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Durham University

Department of Anthropology

Research Staff

Publication details for Dr Adetayo Kasim

Awoke Ayele, Tadesse, Worku, Alemayehu, Kebede, Yigzaw, Zuma, Khangelani, Kasim, Adetayo & Shkedy, Ziv (2019). Model-based prediction of CD4 cells counts in HIV-infected adults on antiretroviral therapy in Northwest Ethiopia: A flexible mixed effects approach. PLOS ONE 14(7): e0218514.

Author(s) from Durham

Abstract

Background
CD4 cell counts is widely used as a biomarker for treatment progression when studying the efficacy of drugs to treat HIV-infected patients. In the past, it had been also used in determining eligibility to initiate antiretroviral therapy. The main aim of this was to model the evolution of CD4 counts over time and use this model for an early prediction of subject-specific time to cross a pre-specified CD4 threshold.
Methods
Hospital based retrospective cohort study of HIV-infected patients was conducted from January 2009 to December 2014 at University of Gondar hospital, Northwest Ethiopia. Fractional polynomial random effect model is used to model the evolution of CD4 counts over time in response to treatment and to estimate the individual probability to be above a pre-selected CD4 threshold. Human subject research approval for this study was received from University of Gondar Research Ethics Committee and the medical director of the hospital.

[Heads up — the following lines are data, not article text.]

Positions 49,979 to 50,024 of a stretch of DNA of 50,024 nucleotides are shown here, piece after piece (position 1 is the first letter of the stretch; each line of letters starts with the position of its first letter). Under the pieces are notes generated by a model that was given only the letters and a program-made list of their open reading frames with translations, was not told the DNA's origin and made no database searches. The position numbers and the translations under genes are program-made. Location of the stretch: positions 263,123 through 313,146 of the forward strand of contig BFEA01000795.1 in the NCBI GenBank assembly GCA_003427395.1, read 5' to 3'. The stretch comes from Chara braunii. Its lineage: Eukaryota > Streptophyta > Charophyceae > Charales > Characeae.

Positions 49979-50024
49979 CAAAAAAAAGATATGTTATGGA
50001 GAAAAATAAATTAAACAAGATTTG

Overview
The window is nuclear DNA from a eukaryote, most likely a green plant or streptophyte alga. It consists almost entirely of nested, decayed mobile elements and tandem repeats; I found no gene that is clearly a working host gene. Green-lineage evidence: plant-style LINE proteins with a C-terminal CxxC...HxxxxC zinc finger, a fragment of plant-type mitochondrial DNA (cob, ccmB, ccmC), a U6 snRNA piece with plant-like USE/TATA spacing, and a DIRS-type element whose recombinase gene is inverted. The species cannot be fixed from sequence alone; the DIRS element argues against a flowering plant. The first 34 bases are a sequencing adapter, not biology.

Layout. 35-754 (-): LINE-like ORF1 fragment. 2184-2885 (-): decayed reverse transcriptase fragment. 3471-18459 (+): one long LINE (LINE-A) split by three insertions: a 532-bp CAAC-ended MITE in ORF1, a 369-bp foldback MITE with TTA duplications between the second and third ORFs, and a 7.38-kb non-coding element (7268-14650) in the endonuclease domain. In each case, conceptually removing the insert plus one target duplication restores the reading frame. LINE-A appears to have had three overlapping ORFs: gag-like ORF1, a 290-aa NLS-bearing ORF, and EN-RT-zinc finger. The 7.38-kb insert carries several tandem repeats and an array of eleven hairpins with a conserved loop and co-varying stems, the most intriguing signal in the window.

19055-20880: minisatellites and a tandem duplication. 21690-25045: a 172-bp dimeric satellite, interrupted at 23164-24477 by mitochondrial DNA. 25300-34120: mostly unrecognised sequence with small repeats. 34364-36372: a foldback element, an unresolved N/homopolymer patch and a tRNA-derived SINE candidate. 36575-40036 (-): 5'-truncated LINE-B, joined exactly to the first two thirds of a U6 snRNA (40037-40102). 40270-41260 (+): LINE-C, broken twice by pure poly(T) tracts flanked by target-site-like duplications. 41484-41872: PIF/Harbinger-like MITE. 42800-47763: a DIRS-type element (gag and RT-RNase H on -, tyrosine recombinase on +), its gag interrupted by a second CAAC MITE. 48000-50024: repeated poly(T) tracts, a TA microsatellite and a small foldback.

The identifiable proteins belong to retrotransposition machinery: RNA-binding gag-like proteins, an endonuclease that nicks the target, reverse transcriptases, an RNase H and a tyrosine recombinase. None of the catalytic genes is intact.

Results
A total of 1347 patients were included in the analysis presented in this paper. The cohort contributed a total of 236.58 per 100 person-years of follow-up. Later the data were divided into two periods: the first is the estimation period in which the parameters of the model are estimated and the second is the prediction period. Based on the parameters from the estimation period, model based prediction for the time to cross a threshold was estimated. The correlations between observed and predicted values of CD4 levels in the estimation period were 0.977 and 0.982 for Neverapine and Efavirenz containing regimens, respectively; while the correlation between the observed and predicted CD4 counts in the prediction period are 0.742 and 0.805 for NVP and EFV, respectively.
Conclusions
The model enables us to estimate a subject-specific expected time to cross a CD4 threshold and to estimate a subject-specific probability to have CD4 count above a pre-specified threshold at each time point. By predicting long-term outcomes of CD4 count of the patients one can advise patient about the potential ART benefits that accrue in the long-term.